• Status: on-going to be concluded by the end of 2005

(c) 2004-2006 by Yu Hen Hu


Object recognition l.jpg

Object Recognition

  • Three Approaches for object recognition (Powen Sinha)

    • Transformationist approach

      • Requires normalization

      • Computationally expensive.

    • View-based approach

      • Store all possible views of the same object

      • Expensive on storage.

    • Invariant-based approach

      • Different views  same invariant features

  • Desired properties of features

    • Invariant to variations of the same object

    • Discriminate to separate similar objects

(c) 2004-2006 by Yu Hen Hu


Geometric transformation groups l.jpg

Euclidean

Similarity

Affine

Projective

Geometric Transformation Groups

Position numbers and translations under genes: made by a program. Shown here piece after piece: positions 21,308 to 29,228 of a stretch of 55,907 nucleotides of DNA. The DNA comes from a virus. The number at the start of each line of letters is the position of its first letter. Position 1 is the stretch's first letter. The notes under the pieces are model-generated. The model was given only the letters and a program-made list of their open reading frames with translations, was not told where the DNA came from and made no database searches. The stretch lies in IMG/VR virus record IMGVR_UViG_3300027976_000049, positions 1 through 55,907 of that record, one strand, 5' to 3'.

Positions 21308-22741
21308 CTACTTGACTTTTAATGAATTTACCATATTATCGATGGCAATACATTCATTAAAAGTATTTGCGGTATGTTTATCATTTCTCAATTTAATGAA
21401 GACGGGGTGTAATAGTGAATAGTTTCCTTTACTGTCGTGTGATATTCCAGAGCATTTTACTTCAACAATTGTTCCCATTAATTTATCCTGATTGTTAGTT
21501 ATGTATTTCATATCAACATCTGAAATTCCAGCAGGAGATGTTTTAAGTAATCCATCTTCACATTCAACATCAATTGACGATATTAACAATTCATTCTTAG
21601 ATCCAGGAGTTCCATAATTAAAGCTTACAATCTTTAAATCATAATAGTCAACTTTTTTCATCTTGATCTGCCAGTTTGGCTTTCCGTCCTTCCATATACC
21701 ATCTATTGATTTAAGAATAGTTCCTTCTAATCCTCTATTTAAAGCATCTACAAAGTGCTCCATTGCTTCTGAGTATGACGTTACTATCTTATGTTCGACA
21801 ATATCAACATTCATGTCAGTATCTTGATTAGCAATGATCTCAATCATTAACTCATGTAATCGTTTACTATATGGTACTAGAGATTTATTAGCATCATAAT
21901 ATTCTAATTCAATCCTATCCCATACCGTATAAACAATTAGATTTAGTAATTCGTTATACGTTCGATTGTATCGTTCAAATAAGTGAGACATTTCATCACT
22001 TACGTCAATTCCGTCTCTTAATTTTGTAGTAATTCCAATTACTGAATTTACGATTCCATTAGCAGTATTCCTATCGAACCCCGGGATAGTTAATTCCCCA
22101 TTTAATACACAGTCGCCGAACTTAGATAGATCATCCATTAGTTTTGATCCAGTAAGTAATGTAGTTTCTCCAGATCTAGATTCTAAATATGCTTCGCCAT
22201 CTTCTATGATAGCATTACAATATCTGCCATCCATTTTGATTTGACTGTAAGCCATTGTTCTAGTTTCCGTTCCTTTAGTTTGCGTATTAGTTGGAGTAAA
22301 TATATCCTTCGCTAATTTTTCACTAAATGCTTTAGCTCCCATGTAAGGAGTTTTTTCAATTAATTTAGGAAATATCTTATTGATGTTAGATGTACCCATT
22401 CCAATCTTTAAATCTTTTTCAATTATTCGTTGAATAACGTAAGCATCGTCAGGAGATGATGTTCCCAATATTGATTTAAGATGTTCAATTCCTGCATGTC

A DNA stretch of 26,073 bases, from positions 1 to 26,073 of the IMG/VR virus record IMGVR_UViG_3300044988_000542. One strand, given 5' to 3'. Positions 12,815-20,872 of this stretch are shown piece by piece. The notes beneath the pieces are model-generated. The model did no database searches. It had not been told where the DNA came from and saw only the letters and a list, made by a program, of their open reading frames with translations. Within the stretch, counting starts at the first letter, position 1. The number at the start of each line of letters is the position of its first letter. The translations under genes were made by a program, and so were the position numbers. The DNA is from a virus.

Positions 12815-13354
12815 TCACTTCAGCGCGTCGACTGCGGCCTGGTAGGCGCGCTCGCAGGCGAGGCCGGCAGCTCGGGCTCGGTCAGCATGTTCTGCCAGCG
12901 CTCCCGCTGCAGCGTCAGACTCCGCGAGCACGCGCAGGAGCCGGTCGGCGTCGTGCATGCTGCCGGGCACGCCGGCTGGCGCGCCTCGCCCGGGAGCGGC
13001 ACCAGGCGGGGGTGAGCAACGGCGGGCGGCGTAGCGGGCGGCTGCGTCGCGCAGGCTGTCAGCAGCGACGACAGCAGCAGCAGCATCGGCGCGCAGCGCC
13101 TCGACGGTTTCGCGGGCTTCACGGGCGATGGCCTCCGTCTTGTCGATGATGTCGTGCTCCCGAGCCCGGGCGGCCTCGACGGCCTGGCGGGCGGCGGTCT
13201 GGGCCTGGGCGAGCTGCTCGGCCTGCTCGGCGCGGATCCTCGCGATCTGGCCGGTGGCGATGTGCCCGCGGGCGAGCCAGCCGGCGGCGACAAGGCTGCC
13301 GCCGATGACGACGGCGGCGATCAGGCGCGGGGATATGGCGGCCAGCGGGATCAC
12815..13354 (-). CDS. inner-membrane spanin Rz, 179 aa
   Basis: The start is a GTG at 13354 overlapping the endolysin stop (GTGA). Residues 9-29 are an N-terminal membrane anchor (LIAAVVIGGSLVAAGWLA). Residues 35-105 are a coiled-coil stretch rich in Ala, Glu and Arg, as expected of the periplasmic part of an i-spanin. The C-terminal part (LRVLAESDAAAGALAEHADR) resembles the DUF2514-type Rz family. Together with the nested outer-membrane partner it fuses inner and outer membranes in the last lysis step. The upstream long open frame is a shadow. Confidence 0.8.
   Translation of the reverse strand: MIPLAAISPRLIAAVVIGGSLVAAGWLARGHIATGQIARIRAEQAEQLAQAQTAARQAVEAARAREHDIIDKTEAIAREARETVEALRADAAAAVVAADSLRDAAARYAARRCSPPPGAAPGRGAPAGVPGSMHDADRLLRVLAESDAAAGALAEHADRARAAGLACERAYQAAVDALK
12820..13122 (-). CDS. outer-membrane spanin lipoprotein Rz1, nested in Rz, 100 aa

(c) 2004-2006 by Yu Hen Hu


Moment invariants l.jpg

Moment Invariants

  • Introduced by M. K. Hu in 1962

  • Advantages

    • Do NOT require parameterization.

    • Not sensitive to noise.

  • Limitations

    • Low discriminating power.

    • Local characteristics can NOT

      be extracted.

(c) 2004-2006 by Yu Hen Hu


Differential invariants l.jpg

Differential Invariants

  • Two examples in 2D

  • Limitation

    • sensitive to noise

(c) 2004-2006 by Yu Hen Hu


Integral invariants l.jpg

Integral Invariants

  • Hann and Hickman [2002] extend transformation to integrals

  • Advantages

    • do NOT require derivatives

    • local characteristics can be extracted

    • Invariants can be systematically generated

  • Limitation

    • Require analytical expression of shape

(c) 2004-2006 by Yu Hen Hu


Summation invariants l.jpg

Summation Invariants

  • Introduced by Lin et al. [2005]

  • Advantages

    • systematical approach

    • robustness

    • high discriminating power

  • Limitation

    • require parameterization

(c) 2004-2006 by Yu Hen Hu


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Method of Moving Frame